According to Radium One (a demand side ad platform anchored in social gaming) in-game videos have a 99% view rate when linked with a social currency. And 70% of users will conclude a full video view inside a social game with post-view interaction rate as high as 25%.
Alternatively, Kiip has introduced a players rewarding system of advertising, showing offers to players after attaining gaming milestones. By strategically timing the presentation of the offer, CEO Brian Wong claims click-through rates have reached as high as 70%! In-game social advertising is incredibly effective.
Social gaming is proving incredibly effective for both direct response and brand marketers.
Just as companies such as Zynga and Rovio have taken the market by storm, traditonal gaming players are taking notice. Large console game developers like Electronic Arts and Xbox are re-designing their entire publishing strategies to become more social with direct integration with Facebook, Twitter and the social graph.
The challenge? How to track and analyze response rates (conversions) from these channels? Do we need to update our analytics? It took us long enough to start measuring social media. Emerging media like social games are too important to not properly track and analyze.
Mobile — get ready to profit
A recent study showed that 75% of people would rather leave their wallet at home rather than be without their mobile phone (see our earlier post on mobile marketing). Mobile is becoming the central access point into the minds and hearts of consumers.
By the end of 2011, eMarketer predicts that mobile ad spending will reach about $1.23 billion. Impressive considering that marketers only spent $777 million on mobile in 2010.
Headed our way: break-neck mobile adoption with revenues projected at about $24 billion by 2012.
There is no doubt that the revenue generated by mobile is an enormous emerging opportunity. The challenge is whether marketers are ready to properly track and optimize it.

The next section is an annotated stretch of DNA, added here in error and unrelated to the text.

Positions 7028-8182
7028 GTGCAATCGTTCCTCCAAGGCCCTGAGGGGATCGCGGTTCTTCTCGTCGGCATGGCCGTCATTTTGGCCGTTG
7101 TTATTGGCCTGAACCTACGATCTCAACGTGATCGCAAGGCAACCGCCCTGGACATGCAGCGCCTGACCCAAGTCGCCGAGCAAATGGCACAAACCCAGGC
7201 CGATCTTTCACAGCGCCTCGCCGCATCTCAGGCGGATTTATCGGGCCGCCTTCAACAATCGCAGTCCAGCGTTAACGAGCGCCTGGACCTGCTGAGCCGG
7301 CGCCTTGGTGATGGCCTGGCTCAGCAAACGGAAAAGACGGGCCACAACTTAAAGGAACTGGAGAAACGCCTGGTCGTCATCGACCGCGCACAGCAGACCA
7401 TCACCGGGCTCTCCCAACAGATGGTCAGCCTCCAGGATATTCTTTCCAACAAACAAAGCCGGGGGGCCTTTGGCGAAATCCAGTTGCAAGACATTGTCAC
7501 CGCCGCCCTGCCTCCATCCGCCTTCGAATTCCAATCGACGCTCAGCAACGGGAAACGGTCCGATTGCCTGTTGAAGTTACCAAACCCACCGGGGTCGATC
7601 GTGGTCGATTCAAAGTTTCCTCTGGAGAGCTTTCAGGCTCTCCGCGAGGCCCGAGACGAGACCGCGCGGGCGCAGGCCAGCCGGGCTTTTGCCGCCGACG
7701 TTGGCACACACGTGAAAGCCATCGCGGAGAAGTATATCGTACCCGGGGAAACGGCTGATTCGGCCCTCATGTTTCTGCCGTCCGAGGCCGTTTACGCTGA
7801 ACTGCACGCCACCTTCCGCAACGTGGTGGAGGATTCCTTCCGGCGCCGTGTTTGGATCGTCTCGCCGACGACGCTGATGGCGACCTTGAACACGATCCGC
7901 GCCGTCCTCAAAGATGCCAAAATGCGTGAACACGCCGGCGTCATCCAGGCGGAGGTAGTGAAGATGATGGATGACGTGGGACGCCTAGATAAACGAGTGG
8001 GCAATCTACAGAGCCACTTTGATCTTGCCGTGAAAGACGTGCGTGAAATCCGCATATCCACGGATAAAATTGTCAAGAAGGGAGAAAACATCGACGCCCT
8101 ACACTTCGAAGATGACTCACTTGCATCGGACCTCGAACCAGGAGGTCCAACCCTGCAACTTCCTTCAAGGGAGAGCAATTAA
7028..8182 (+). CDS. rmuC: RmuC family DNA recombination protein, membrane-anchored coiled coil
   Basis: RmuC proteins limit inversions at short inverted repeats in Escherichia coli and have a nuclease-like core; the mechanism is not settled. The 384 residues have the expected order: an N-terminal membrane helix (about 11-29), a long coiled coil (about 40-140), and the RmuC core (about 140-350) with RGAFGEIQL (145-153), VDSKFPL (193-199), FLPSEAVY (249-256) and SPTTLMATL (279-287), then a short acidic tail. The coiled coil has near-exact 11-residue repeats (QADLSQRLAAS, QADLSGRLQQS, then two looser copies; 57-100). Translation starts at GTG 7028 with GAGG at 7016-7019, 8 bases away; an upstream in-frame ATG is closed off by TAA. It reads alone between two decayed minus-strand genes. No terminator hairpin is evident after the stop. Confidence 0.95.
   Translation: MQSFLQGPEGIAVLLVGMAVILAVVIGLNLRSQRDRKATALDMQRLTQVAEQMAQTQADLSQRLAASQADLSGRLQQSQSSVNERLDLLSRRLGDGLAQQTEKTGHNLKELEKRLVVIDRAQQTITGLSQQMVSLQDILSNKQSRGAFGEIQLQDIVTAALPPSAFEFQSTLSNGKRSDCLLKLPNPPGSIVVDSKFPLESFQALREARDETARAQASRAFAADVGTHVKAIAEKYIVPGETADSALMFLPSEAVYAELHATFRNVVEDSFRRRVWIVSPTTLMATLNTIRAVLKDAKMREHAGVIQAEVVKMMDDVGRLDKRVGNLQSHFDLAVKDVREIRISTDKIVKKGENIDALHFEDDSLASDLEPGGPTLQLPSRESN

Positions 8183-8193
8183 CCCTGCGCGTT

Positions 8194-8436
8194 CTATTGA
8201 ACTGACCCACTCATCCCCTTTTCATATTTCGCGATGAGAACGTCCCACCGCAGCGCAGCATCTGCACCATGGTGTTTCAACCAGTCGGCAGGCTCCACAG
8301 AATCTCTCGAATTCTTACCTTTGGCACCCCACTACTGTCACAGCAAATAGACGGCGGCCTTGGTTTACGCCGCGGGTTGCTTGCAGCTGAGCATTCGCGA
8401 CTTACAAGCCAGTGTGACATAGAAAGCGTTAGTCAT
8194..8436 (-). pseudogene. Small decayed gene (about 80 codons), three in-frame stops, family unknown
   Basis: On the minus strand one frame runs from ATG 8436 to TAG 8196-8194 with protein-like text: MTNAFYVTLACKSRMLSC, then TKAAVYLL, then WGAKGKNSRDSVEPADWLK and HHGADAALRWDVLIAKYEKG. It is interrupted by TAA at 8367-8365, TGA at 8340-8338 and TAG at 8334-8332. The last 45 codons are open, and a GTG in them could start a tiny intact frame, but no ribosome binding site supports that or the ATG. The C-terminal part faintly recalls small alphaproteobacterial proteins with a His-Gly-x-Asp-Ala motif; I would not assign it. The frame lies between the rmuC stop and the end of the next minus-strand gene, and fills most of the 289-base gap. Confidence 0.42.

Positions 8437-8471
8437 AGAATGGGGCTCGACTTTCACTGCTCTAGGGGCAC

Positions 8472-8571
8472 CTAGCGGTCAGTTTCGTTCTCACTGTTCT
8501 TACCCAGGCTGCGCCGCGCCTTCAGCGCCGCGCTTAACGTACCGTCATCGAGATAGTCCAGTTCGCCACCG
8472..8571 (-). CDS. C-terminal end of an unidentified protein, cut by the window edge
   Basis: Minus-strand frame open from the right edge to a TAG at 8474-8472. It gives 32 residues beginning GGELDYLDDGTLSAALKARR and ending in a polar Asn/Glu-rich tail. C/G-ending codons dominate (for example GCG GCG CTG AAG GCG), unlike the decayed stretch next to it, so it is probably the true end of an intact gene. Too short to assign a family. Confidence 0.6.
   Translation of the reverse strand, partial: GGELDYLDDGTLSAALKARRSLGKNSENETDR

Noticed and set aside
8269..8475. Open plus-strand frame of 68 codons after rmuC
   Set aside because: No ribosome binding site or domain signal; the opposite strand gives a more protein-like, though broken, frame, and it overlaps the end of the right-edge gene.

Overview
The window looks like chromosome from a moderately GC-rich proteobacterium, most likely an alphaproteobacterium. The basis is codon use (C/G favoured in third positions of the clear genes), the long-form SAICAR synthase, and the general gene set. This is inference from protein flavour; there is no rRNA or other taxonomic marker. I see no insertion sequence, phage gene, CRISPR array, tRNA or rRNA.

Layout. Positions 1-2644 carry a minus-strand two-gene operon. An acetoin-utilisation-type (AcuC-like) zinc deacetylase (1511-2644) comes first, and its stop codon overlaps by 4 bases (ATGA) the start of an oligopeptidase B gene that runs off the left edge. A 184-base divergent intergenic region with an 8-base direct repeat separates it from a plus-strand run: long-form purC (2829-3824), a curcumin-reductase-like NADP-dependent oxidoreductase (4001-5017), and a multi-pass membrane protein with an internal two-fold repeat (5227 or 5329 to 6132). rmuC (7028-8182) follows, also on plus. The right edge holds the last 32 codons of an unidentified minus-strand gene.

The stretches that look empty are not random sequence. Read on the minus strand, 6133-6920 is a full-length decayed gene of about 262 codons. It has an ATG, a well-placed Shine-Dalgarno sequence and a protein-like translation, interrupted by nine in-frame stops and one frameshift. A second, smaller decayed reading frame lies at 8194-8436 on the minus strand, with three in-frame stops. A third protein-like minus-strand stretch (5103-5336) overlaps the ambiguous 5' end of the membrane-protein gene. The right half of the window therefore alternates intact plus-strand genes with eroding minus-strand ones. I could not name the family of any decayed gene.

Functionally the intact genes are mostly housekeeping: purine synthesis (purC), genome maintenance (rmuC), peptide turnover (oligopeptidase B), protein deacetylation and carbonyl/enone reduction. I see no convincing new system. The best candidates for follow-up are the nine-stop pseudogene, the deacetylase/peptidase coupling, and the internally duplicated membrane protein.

Marketing . . .at the speed of innovation
Our technology is enabling us to do what we couldn’t do before, to experience media with a personal connection in fun and meaningful ways.
Emerging digital media is not only killing TV advertising. It is killing anything that looks, feels, or sells like traditional broadcast media. Consumers are just not going to be blown away by a digital print ad or run to YouTube to watch a funny 30-second spot. These tactics will have some success in 2012, but they are showing their age and showing that they come from a different media generation.
Your challenge for 2012 is to do an honest evaluation. Ask yourself: who is our target customer and how do they consume media? is our marketing tapping into the possibility of technology? Or are we trying to stuff old, tired sales messages into bright new experiences?
2012 isn’t just another year
We are marketers in a different world.
So what does the market want from us?
What are consumers expecting?
What can we do to amaze our audiences?
Digital marketing needs the attention of our audience—so what will we do in 2012 to earn it?
Emerging Media Solutions Coming Soon
Those are the challenges we at Impact Radius are monitoring when it comes to emerging media. Subscribe to our RSS feed and stay tuned for our solutions report designed to help you better understand emerging media as well as other digital marketing challenges predicted for 2012.